×

Welcome to the Slashdot Beta site -- learn more here. Use the link in the footer or click here to return to the Classic version of Slashdot.

Thank you!

Before you choose to head back to the Classic look of the site, we'd appreciate it if you share your thoughts on the Beta; your feedback is what drives our ongoing development.

Beta is different and we value you taking the time to try it out. Please take a look at the changes we've made in Beta and  learn more about it. Thanks for reading, and for making the site better!

Comments

top

Ask Slashdot: Are You Apocalypse-Useful?

Whorhay Re:Some of the oldest trades become useful. (727 comments)

I watched some interesting videos a while back that really helped me understand why spears were such a common weapon in ancient warfare. I had always thought it was just because they were incredibly cheap and fast to produce relative to a sword. But watching sparring sessions between swordsmen vs. a short spear was very eye opening. The guy with the sword really couldn't get in a hit without being forcefully jabbed while still attempting his attack.

3 days ago
top

Ask Slashdot: Are You Apocalypse-Useful?

Whorhay Re:Farming (727 comments)

I don't know that electricity would really be all that rare in a post apocalyptic setting. Building a generator, or adapting an existing motor, isn't really that difficult and there are bound to be enough electrical engineers around to establish small localized setups.

What I could see being a problem would be lack of refined fuel for running modern farm equipment. However most farm equipment runs on diesel fuels. Building a biodigestor is also not that technically challenging. And while a biodigestor runs best on high starch materials you can use grass cuttings if need be just with lower fuel output. I don't think we could keep farming the way we do now but we could revert to the methods used 30 or 40 years ago pretty readily. That would mean producing less food per farmer, but in a post apocalyptic scenario there would probably be a lot less mouths to feed.

Gunpowder could be a big problem for any warlord that doesn't have far reaching avenues of trade. The Charcoal and Potassium Nitrate should be relatively easy to get into production. But obtaining elemental sulfur would be a big problem. Sulfur can still be found in natural deposits but they are usually clustered around areas of volcanic activity. Most of the worlds sulfur is now produced as a by product of petroleum product processing. You can of course make far more modern propellants but they require significantly more complicated production and materials that I'm not sure would be any more practical.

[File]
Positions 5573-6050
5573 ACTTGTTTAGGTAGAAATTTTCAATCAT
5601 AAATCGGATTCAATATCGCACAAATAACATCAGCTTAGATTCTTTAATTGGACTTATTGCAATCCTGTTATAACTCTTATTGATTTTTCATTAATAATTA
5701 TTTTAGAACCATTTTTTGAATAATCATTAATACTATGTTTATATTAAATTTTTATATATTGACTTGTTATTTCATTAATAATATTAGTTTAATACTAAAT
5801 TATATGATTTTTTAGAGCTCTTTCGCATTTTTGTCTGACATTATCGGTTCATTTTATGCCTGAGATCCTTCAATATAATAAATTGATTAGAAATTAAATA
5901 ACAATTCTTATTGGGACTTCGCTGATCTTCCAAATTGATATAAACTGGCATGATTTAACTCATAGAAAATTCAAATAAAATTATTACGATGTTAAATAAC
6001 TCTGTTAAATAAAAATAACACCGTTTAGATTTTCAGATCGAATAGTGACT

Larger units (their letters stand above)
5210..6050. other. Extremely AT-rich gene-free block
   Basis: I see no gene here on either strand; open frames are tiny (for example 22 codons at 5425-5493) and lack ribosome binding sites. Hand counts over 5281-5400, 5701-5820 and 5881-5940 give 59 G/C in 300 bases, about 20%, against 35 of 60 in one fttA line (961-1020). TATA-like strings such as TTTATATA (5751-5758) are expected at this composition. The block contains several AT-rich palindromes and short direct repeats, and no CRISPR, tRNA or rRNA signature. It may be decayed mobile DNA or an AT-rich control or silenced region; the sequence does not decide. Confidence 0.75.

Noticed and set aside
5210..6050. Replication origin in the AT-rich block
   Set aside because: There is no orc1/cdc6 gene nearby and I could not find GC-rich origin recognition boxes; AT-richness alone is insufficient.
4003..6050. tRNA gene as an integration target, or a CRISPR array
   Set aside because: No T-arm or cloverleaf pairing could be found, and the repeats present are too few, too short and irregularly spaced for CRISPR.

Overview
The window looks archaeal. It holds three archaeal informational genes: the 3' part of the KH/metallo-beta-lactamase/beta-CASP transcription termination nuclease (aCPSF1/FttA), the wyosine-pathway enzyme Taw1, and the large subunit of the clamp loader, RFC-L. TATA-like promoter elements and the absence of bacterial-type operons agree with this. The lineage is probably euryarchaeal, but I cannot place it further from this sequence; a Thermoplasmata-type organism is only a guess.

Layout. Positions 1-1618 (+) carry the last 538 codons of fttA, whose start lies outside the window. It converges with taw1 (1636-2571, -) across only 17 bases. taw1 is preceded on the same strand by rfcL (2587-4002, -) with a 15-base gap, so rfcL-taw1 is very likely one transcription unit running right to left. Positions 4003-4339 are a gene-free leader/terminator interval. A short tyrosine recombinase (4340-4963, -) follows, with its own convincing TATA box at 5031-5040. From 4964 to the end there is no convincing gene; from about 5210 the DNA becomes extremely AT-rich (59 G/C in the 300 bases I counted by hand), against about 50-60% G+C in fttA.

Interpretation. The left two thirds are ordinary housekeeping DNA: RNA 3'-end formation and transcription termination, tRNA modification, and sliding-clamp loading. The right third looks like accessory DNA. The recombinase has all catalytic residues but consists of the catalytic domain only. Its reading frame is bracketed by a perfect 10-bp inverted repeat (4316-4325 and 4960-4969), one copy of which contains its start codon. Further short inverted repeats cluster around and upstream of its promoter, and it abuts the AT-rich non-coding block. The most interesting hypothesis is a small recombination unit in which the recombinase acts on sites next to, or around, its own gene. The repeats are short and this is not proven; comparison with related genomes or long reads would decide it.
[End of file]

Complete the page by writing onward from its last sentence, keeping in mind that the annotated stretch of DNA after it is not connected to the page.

3 days ago
top

How Cochlear Implants Are Being Blamed For Killing Deaf Culture

Whorhay Re:Let it die (507 comments)

Which in my opinion is all the more reason to keep alternative "medicine" around.

about a week ago
top

Navy Debuts New Railgun That Launches Shells at Mach 7

Whorhay Re:Another railgun proposal... (630 comments)

I think the big problem with something like that would be two fold. It would have to be mammoth in size, not just huge. That is becausethe impactor would have to receive all of it's velocity before release, instead of like an ICBM that throttles up once it is in the much thinner upper atmosphere. Missiles don't throttle up until they are at significant altitude because the forces of friction would destroy them at lower altitudes. A rail gun munition would have to be big enough that it could have an effective amount of mass left after literally burning it's way through the lower atmosphere.

The other problem is how do you aim such a thing? Your loop is already going to be absurdly large so that you can gradually alter the path of the projectile to keep it going in a circle. Any point at which there is a relatively sudden change in direction is going to have to be massively reinforced and I really don't even know how you'd achieve altering the projectiles direction at these speeds without it just ripping through the sidewalls. The rail gun in the article shoots at around 5000mph, which comes out to a relatively puny 1.38 miles per second. Ballistic missles need to be going about 2.5 mi/s when they are at low earth orbit altitudes on the way up, so it'll need to be going faster than that when it leaves the launch facility. Can you imagine what it would take to change the course of what would probably have to be a multi ton projectile hurtling through a tube at speeds significantly above 2.5 mi/s? We'd probably need a "barrel" many miles long.

What might be more possible would be a launch facility with several independant guns which can shoot in say 8 differing directions. Then use a projectile that is capable of guiding it's own course, probably using solid fuels, once it has been launched.

about a week ago
top

Navy Debuts New Railgun That Launches Shells at Mach 7

Whorhay Re:Holy shit (630 comments)

I likely takes a lot more electricity than that because the rail gun isn't going to be very energy efficient. I think I saw a large bank of capacitors in the background of the indoor photo. You wouldn't need such large capacitors, or so many of them, if it was only using 7.2kWh. Also the railgun is also firing a sabot of some sort that contains the 23 pound projectile. Regardless the article already pointed out that it is far cheaper to shoot than the chemically propelled shells. What I really want to see though is impact testing, I want to see things disintegrating explosively as a result of being hit by this thing.

about a week ago
top

How much do you spend yearly on mobile apps?

Whorhay Re:WOWZA! (240 comments)

I don't personally own any devices for which I would need any of these silly "app" things. However I would expect that enough of the visitors to this site are similiar to my Father.